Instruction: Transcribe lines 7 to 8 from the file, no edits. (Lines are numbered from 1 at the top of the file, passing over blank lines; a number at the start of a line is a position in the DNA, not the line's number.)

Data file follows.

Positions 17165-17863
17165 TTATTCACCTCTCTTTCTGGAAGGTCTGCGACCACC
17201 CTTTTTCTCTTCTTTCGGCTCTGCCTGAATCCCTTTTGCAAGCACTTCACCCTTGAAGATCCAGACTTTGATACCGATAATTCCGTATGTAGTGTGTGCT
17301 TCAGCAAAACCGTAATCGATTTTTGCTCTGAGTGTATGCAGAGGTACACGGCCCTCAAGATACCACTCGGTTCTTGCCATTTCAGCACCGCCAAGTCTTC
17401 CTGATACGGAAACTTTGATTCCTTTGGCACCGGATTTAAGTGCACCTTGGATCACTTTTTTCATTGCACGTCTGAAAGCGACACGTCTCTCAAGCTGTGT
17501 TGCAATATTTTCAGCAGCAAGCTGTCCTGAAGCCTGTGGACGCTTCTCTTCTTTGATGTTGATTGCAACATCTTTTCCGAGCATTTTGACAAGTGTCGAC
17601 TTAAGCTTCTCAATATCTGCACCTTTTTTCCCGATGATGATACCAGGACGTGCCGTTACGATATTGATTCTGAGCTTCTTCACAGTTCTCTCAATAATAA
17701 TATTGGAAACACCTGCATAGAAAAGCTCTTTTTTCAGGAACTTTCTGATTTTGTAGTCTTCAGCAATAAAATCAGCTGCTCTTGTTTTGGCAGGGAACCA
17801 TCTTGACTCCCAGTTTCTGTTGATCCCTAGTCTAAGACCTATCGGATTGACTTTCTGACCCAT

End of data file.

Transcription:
17601 TTAAGCTTCTCAATATCTGCACCTTTTTTCCCGATGATGATACCAGGACGTGCCGTTACGATATTGATTCTGAGCTTCTTCACAGTTCTCTCAATAATAA
17701 TATTGGAAACACCTGCATAGAAAAGCTCTTTTTTCAGGAACTTTCTGATTTTGTAGTCTTCAGCAATAAAATCAGCTGCTCTTGTTTTGGCAGGGAACCA